EM: Speaking of SERENITY, I know everyone asks you this every time they see you and now it’s my turn: If the opportunity came for a “Firefly” or SERENITY reunion would you be on board?
MB: In theory, yeah. It’s kind of hard to get all of us on the same page about it. In theory, yes; it was a really nice time in my life and I love those guys very much.
EM: Comic-Con is a few days. Will you be heading out to San Diego?
MB: I won’t. Happily. I’m shooting in Atlanta so I won’t be able to get out there. It’s such mayhem that I have to say I’m not sad to miss it.
EM: It gets crazy.
MB: It gets really crazy and I’m sure I’ll be there again, so I’m going to enjoy my one year off.
EM: Any last thoughts on ODE TO JOY?
MB: It was a really fun, blissful experience, shot all over New York. It was really great to do a small Indie and work with such great people and have fun.
EM: Yeah, while watching the film I thought I hadn’t ever seen you as this pure romantic lead before. There’d always been the action set-pieces and the sci-fi elements, the intrigue. Just to see you smiling and sweeping people off their feet was a lot of fun and I hope that we see a lot more of that in your career.
MB: Thank you.
EM: One more thing that you mentioned: New York. Watching the film it’s such an essential backdrop that it’s basically another character in the film, much in the way that Woody Allen made it so integral in his early work. How did it feel to add to that cinematic legacy of such an iconic city?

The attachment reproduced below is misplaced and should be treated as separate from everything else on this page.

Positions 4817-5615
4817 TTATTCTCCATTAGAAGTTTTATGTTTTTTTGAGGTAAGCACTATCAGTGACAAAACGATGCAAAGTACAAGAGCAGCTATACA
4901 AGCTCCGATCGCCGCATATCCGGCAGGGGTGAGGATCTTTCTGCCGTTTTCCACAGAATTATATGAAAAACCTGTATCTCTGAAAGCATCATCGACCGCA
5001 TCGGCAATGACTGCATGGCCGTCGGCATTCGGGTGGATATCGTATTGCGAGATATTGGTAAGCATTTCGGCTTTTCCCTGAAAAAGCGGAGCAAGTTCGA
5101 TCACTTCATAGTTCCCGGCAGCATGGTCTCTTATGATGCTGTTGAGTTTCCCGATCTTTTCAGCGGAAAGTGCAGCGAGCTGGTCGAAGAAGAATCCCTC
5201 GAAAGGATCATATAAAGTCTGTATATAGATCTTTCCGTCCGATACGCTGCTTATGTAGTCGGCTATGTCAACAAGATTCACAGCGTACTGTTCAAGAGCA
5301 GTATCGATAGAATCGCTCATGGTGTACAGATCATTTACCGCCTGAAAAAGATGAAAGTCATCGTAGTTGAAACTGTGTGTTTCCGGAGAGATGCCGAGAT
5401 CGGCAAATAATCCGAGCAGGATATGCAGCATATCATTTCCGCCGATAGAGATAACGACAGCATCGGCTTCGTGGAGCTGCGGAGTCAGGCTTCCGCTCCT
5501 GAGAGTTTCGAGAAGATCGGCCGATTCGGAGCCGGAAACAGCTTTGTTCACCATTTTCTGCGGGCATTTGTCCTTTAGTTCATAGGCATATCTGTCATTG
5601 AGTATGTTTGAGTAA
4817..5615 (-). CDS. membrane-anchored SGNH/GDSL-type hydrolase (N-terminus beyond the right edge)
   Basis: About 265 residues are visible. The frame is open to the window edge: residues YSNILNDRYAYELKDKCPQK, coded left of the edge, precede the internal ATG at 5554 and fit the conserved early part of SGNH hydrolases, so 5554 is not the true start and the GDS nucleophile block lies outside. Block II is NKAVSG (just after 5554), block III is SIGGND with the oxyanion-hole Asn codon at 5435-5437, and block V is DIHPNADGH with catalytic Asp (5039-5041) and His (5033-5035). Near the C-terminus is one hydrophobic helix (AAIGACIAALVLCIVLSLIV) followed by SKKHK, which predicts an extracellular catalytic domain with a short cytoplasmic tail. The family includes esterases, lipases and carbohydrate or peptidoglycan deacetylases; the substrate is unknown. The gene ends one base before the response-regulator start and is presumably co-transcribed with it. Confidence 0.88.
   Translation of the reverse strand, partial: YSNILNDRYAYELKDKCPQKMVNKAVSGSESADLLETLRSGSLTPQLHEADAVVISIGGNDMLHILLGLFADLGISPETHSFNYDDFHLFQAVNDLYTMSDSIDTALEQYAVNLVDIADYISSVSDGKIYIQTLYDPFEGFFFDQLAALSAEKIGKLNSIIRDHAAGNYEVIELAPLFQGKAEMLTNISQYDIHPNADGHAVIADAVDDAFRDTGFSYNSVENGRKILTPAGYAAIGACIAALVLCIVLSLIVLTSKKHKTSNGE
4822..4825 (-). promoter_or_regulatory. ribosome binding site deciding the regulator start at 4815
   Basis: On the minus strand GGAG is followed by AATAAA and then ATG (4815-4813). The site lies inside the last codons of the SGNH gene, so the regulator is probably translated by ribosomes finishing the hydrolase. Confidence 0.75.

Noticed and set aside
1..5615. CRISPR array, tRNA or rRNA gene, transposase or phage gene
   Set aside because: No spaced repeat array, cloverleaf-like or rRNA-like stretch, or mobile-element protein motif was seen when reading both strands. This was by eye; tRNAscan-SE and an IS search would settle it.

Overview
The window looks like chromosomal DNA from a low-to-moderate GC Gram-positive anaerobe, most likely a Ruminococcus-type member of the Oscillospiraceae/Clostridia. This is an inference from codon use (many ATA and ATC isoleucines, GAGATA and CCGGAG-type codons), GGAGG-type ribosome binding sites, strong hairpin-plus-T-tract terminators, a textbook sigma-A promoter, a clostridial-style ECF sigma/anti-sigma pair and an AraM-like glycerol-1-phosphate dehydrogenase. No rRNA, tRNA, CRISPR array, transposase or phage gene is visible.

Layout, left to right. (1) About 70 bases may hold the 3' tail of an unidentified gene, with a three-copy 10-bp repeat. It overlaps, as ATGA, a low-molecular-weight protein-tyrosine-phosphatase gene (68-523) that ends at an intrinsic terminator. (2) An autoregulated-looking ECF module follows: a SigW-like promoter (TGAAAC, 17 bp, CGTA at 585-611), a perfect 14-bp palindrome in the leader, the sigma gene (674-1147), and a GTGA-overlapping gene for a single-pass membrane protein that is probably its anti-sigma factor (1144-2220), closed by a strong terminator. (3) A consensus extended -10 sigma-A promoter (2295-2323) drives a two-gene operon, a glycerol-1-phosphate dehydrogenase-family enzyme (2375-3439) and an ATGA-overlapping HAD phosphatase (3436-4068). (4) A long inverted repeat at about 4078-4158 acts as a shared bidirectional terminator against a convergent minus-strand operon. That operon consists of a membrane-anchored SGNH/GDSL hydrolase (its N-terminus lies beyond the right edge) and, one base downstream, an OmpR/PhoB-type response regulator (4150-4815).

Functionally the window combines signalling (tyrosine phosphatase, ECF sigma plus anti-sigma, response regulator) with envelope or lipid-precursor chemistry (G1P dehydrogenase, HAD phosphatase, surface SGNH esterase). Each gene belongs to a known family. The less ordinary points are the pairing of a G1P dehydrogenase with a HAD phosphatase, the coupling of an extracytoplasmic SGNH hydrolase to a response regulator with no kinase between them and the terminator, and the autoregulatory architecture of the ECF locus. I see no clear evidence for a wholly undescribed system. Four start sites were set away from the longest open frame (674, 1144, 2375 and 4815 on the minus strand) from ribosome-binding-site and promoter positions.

MB: I love that. I really love New York, period. And I love when New York appears in movies. And it’s so nice to shoot somewhere when you’re actually in the city you’re supposed to be in. So often you’re in Vancouver or some other city. Like, right now I’m shooting GREENLAND in Atlanta and it’s set in Atlanta, and that’s so refreshing to actually be in the place you’re shooting at. New York has a very romantic quality to it and it really fits the movie.
EM: Well, that’s all I’ve got for you today. Thank you so much for taking the time to talk to me and you have a great day.
MB: You, too.
Eric M: So we’re going to talk about ODE TO JOY which I watched the other day and I already got to talk to Morena about it and she just had a blast making it. So my first question would be “Where did this movie come from?” How did you decide “That’s the movie I gotta make?”
Jason Winer: Well, I was introduced to this idea by Mike Falbo, he’s one of the producers. He brought me a “This American Life” piece that they had done about this disease called Cataplexy, which I had never heard of, which many people had never heard of, yet it affects 1 in 2,000 people, about 3 million people worldwide, so it’s not that rare. It’s related to Narcolepsy but it’s triggered by extreme emotion, most notably in the case of our main character, happiness. When he feels very happy he can pass out. Well, to be fair, it’s not actually passing out; it’s muscle weakness that takes him to the point of crumbling. So when I heard this I thought, and Mike thought the same thing, which is I’ve never heard such an original reason why someone couldn’t fall in love. We both love Romantic Comedies but we believe that one of the reasons they’ve petered out over the years is that we’ve sort of run out of reasons to keep people apart, and this is one we’ve never seen.